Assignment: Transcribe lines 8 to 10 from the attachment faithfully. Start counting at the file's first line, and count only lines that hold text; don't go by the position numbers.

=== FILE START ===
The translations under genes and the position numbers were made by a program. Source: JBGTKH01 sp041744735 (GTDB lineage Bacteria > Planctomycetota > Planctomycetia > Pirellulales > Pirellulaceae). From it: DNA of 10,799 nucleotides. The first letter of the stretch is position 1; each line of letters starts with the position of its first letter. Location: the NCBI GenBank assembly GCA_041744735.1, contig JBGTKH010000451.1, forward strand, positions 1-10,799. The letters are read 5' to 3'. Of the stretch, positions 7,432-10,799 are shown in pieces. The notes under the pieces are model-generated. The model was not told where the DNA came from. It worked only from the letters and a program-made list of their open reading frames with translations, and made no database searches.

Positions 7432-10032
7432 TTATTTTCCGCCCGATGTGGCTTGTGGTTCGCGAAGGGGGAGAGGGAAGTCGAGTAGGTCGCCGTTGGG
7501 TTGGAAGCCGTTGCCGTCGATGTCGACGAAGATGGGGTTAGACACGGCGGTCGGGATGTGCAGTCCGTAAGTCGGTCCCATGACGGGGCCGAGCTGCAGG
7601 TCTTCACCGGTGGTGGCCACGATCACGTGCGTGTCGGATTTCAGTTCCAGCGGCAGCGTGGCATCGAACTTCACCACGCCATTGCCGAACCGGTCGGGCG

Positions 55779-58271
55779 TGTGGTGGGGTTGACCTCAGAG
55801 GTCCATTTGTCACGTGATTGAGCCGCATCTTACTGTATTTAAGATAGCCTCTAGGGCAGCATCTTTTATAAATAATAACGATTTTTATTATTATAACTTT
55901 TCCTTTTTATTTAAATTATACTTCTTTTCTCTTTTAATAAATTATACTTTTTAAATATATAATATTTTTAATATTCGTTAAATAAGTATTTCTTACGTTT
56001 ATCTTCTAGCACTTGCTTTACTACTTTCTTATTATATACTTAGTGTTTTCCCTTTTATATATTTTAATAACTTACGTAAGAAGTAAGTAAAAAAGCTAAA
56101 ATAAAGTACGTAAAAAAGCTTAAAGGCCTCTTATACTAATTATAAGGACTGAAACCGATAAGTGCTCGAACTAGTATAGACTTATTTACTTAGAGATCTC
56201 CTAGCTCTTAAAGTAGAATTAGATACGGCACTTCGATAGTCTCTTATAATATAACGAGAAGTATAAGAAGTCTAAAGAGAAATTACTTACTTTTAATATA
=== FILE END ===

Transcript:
55801 GTCCATTTGTCACGTGATTGAGCCGCATCTTACTGTATTTAAGATAGCCTCTAGGGCAGCATCTTTTATAAATAATAACGATTTTTATTATTATAACTTT
55901 TCCTTTTTATTTAAATTATACTTCTTTTCTCTTTTAATAAATTATACTTTTTAAATATATAATATTTTTAATATTCGTTAAATAAGTATTTCTTACGTTT
56001 ATCTTCTAGCACTTGCTTTACTACTTTCTTATTATATACTTAGTGTTTTCCCTTTTATATATTTTAATAACTTACGTAAGAAGTAAGTAAAAAAGCTAAA